Amersfoort Local Municipality implemented the workbench spatial quality method (referred to as workbench method) to enhance participation in green‐planning processes.
As part of the Valuing Attractive Landscapes in the Urban Economy project (made possible by INTERREG IVB North West Europe, European Regional Development Fund, European Territorial Cooperation, 2007‐2013), the method was evaluated based on its contribution to three core issues: understanding the value of green spaces; identifying these values; and planning for the enhancement of thereof.
Based on case studies conducted in Amersfoort, The Netherlands, this interactive method invites people to think about the use and experience values of spatial aspects and rate them according to importance and vulnerability. The method focuses on participatory planning and quality identification.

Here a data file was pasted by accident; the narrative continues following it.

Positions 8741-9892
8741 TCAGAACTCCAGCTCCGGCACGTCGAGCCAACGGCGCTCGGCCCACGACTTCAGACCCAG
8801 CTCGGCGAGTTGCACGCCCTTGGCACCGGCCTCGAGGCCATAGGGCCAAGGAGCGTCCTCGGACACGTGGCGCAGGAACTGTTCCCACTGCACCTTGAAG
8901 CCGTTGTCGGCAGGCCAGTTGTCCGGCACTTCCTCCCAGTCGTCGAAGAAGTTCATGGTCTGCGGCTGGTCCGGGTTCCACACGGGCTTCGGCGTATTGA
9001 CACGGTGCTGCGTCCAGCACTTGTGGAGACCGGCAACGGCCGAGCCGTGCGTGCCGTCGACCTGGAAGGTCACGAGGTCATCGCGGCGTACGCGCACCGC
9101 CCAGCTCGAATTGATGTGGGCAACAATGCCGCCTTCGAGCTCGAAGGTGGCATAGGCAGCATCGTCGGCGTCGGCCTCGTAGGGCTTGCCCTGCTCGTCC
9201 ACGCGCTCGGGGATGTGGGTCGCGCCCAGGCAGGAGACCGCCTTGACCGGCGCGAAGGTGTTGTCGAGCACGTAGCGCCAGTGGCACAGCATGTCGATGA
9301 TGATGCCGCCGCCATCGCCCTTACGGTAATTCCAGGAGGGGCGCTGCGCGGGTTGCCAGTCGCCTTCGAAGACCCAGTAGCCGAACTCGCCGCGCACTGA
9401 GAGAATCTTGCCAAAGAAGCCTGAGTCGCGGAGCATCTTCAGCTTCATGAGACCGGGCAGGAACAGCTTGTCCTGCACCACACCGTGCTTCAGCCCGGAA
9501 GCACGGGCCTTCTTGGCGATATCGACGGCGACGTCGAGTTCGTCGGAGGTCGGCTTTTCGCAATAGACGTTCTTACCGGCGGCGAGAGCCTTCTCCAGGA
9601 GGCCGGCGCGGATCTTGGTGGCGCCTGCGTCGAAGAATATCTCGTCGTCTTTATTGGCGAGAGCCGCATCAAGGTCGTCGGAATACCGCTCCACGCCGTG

Assessment of the value of green space will differ between users, experts and between locations.
Meaningful participation processes enhance the sustainability and feasibility of urban development projects, as it captures the real use values and enhances green‐planning initiatives.
The workbench method is a communication tool that enhances social perspectives, social responsibility and awareness of values.
The workbench method stresses the need for participatory processes and the added value that these processes can have on urban development and future green‐planning initiatives. It furthermore identifies adequate ways of approaching participation to ensure successful implementation thereof. The workbench method report 2009 as compiled by the University of Applied Sciences Van Hall Larenstein contains all details and data of the study evaluating the workbench method in terms of stakeholder identification and level of involvement of these stakeholders.
Cilliers, E.J., Diemont, E., Stobbelaar, D. and Timmermans, W. (2011), "Sustainable green urban planning: the workbench spatial quality method", Journal of Place Management and Development, Vol. 4 No. 2, pp. 214-224. https://doi.org/10.1108/17538331111153197
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